If DBD is doing such a lousy job with Marvel, are Image, Dark Horse, Oni, IDW, Top Shelf also underperforming?

    Marvel’s website is problematic, but there are much worse websites (such as Image).

    Marvel is cheap…at the recent BookExpo, they had writers and artists signing comicbooks, while most other publishers in the Diamond pavilion were handing out books. (And there were certain BEAs where Marvel had almost no presence, like in 2001, during the first Free Comic Book Day. You know… the same weekend that Spider-Man broke box office records? A table with a few books. No display, no Marvel employee, no literature for attendees to read. Not even an appearance of Spider-Man, and it was in NEW YORK CITY!) Yes, DC wasn’t there this year (heck, Random House almost wasn’t there!), but in years past, DC has not only had major talent, a major booth, but they handed out GNs to passersby like free newspapers!

    Keeping books in print… if it doesn’t sell, why keep it in print? I’m stumped at some titles getting printed (Ms. Marvel in hardcover?). Marvel does a better job with publishing kids digests, whereas the Johnny DC titles are almost invisible (yet DC has a stronger media presence thanks to Cartoon Network).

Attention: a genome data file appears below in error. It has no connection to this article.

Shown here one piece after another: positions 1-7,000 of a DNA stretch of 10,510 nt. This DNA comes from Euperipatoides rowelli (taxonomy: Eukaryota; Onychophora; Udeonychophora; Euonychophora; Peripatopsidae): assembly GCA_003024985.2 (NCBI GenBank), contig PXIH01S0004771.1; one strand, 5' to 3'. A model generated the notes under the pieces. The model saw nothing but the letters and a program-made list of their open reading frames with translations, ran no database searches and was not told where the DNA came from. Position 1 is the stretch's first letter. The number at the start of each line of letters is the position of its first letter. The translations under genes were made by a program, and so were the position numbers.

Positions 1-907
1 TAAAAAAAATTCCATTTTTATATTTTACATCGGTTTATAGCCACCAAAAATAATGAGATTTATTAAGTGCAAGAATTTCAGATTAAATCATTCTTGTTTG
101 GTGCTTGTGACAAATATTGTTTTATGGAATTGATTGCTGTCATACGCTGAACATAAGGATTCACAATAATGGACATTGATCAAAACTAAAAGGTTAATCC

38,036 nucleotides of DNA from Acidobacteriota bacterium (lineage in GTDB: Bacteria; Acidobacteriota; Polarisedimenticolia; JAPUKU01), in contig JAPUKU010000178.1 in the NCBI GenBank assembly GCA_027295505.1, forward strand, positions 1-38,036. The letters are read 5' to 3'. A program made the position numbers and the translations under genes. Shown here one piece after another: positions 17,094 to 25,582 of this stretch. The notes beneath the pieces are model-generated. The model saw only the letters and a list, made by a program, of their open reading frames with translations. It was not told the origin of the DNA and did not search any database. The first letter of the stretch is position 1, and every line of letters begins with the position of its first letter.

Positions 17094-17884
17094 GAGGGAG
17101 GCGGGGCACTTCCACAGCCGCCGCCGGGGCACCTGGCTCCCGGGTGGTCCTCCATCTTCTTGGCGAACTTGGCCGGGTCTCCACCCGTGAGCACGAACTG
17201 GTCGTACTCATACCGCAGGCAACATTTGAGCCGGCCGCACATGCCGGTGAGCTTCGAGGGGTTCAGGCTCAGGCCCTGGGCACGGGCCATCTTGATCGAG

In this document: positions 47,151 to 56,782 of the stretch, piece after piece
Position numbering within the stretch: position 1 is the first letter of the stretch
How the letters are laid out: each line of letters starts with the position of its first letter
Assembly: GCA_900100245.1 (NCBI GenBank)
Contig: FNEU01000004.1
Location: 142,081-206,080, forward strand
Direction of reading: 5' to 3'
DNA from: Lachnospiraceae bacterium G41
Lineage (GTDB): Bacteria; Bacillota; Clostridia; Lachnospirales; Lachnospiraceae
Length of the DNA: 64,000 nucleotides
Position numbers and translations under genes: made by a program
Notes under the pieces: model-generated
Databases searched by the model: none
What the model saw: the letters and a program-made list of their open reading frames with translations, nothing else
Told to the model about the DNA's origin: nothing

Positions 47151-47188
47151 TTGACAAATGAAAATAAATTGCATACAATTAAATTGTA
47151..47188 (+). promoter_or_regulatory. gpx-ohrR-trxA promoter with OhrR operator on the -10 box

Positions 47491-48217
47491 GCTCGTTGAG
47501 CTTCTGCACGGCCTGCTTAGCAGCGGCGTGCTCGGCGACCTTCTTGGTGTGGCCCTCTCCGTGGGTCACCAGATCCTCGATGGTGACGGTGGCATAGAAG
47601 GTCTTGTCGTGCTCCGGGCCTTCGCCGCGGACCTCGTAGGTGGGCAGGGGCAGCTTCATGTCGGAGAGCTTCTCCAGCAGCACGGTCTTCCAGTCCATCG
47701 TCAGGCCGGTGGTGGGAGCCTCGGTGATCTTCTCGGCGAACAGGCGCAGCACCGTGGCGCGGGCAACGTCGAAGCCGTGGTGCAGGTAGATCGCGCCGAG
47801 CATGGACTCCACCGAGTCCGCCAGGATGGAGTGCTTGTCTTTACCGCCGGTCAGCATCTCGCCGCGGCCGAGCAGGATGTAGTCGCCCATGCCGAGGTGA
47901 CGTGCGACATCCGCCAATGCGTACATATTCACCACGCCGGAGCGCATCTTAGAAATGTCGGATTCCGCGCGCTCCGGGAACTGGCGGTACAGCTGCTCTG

Okay, that’s enough. I think it’s more what’s in the books than how the books are marketed. If the fans want it, they’ll find it, and the retailers will respond.

  32. David Oakes Says:

    According to the latest sales chart at The Beat:

    “[Marvel] beat DC by 51% to 29% in units, and 45% to 27% in dollars.”

    I thought at first this would belong in the Alternate Covers thread – those units are nuts! (And woe to anyone who is not the Big Two, eh?) But I wonder if DC is so far behind, and seemingly content to stay there, precisely because they are doing so well in bookstores? Is Marvel the winner of a game no one else is bothering to play?

  33. Johanna Says:

    Now that’s an interesting question. Many other non-superhero publishers have bailed on (or deemphasized) the direct market because they’ve had no choice — their readers are elsewhere. DC isn’t — and hasn’t been for years — just a superhero publisher. But Marvel… that’s all of what they do, and while they’re quite successful at it, is everyone else moving on?

  34. Hsifeng Says:

    Johanna Says:

    “But Marvel… that’s all of what they do, and while they’re quite successful at it, is everyone else moving on?”

    How does this take into account the Soleil translations? Are those books too small a % of Marvel’s business to count?

  35. Johanna Says: